The 2018 Mark Twain Lecture Series, hosted by the Chemung County Historical Society and the Center for Mark Twain Studies, continues on Thursday, August 16 at the Chemung Valley Museum (415 East Water St., Elmira). The lecture begins at 7:00 p.m., and is free and open to the public.
“Through the Lens of the Langdons: Capturing Elmira, 1889-1891” Nathaniel Ball, Elmira College
George Eastman’s invention of the Kodak Series 540 in 1888, whose slogan simply stated, “you push a button, we do the rest,” made representational family photography possible. The Langdon family as early adopters of this new technology, captured images that enrich the portrayal of Mark Twain’s Elmira – depicting the social life, landmarks, and activities central to the family experience – at a time when innovation had moved photography beyond the professional setting, allowing for an intimate vision to be achieved. This presentation will explore the historic significance of these never before seen photographs and how they fit into the narrative of Samuel Clemens’s life.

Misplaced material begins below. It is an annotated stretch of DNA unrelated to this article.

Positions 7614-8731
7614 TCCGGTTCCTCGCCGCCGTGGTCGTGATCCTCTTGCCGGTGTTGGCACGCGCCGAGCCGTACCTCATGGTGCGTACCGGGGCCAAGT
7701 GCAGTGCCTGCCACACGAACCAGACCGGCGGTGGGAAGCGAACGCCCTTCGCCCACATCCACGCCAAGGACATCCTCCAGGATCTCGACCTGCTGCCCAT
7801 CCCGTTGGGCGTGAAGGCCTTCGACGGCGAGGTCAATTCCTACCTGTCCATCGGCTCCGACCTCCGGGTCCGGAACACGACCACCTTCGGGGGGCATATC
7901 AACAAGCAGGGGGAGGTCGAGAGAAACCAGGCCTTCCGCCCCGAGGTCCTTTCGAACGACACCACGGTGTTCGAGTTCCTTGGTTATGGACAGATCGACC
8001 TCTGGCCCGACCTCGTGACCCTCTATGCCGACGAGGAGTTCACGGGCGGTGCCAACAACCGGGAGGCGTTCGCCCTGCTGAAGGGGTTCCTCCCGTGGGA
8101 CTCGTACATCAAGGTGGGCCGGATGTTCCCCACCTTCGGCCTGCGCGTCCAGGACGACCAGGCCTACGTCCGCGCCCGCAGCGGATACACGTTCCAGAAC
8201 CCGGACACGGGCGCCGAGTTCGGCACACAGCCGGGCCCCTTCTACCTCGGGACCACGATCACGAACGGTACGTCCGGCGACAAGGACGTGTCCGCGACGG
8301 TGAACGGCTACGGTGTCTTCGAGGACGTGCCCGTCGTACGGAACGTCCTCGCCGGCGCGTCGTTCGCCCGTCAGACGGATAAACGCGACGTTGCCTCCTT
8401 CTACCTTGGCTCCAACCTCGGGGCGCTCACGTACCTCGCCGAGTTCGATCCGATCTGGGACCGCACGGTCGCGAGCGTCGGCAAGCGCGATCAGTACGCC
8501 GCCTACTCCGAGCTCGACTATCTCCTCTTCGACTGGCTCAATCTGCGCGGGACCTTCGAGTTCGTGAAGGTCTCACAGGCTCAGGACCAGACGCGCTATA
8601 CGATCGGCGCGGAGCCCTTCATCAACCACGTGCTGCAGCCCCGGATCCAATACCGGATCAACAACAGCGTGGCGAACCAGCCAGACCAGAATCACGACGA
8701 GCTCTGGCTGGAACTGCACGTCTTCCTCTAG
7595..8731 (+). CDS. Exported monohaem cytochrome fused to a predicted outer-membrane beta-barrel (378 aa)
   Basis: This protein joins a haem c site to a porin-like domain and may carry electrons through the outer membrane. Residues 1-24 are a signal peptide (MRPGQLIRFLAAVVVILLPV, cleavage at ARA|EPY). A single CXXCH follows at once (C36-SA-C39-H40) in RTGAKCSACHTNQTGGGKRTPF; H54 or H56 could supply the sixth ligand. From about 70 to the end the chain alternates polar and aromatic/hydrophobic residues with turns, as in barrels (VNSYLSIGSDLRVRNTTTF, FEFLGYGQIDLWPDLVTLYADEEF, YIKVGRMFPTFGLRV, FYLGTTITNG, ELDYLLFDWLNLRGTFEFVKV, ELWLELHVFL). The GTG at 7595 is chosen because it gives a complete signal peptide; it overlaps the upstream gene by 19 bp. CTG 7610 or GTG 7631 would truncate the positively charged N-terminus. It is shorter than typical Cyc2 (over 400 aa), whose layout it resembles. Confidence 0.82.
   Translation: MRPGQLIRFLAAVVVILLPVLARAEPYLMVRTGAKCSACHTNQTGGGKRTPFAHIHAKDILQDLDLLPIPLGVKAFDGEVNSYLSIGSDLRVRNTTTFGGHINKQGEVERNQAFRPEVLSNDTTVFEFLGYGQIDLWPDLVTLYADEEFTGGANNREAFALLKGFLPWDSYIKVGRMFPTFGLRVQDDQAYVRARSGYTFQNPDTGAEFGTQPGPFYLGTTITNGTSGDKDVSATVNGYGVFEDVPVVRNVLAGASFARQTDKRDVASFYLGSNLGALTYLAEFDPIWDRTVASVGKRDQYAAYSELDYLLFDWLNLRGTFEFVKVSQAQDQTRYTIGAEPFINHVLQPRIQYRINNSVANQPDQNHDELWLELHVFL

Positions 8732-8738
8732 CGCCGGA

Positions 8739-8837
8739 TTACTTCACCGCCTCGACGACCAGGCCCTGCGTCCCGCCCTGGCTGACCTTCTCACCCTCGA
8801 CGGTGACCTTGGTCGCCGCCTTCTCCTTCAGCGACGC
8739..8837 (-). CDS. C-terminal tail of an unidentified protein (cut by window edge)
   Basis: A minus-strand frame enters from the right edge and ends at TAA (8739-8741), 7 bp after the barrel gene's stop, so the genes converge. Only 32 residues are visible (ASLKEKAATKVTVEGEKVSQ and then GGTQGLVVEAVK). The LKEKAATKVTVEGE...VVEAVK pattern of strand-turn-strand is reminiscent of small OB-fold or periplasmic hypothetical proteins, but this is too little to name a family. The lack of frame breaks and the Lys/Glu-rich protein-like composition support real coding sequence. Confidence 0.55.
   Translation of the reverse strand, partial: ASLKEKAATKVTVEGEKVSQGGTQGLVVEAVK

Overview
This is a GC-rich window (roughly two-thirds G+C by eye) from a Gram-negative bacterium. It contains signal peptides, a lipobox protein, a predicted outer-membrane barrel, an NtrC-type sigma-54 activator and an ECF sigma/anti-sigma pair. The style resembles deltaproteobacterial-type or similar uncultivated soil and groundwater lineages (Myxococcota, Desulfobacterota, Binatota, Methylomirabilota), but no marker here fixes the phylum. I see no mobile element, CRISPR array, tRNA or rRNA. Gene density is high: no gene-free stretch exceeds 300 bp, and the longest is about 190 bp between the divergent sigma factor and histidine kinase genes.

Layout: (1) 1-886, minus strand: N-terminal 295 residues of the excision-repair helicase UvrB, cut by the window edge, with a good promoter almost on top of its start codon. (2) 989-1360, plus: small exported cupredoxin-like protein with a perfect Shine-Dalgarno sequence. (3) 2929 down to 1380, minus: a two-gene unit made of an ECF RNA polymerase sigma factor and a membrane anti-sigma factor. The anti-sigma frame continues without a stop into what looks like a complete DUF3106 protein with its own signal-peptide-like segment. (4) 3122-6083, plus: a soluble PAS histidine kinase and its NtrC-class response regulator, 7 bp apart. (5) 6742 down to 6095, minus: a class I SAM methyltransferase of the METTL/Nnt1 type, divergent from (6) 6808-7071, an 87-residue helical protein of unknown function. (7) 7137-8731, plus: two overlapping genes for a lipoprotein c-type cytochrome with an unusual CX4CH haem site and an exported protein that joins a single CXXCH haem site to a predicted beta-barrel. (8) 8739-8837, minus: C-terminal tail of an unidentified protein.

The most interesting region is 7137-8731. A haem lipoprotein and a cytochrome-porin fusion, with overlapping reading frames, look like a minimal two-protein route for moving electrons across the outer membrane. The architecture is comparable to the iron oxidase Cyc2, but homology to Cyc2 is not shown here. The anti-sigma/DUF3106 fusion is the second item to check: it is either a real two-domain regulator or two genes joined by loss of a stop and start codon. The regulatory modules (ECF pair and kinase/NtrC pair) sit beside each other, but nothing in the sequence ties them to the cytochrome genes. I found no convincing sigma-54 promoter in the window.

Nathaniel Ball, a native of nearby Campbell, New York, returned to the Southern Tier as sole archivist for the voluminous Twain-related collections housed in the Mark Twain Archive on the Elmira College campus, as well as the Special Collections Librarian at Gannett-Tripp Library and the curator of Elmira College’s extensive art collection. Nathaniel joined the faculty in July 2015 after working for Truman State University and the Adirondack Museum. He holds a Masters degree in Library & Information Science from Kent State University.
About Chemung County Historical Society
Founded in 1923, the Chemung County Historical Society is a non-profit educational institution dedicated to the collection, preservation, and presentation of the history of the Chemung Valley region. First chartered by New York State in 1947, today CCHS operates two cultural repositories, the Chemung Valley History Museum and the Booth Library. We are the largest general history museum in our region. Open year round, CCHS tells the history of Chemung County through interactive exhibits, educational programming and lectures for visitors of all ages. The Chemung County Historical Society is accredited by the American Alliance of Museums and receives funding from the New York State Council on the Arts.
About the Center for Mark Twain Studies
The Elmira College Center for Mark Twain Studies was founded in January 1983 with the gift of Quarry Farm to Elmira College by Jervis Langdon, the great-grand-nephew of Samuel Langhorne Clemens. The Center offers distinctive programs to foster and support Mark Twain scholarship and to strengthen the teaching of Mark Twain at all academic levels. The Center serves the Elmira College community and regional, national, and international students and scholars of Mark Twain.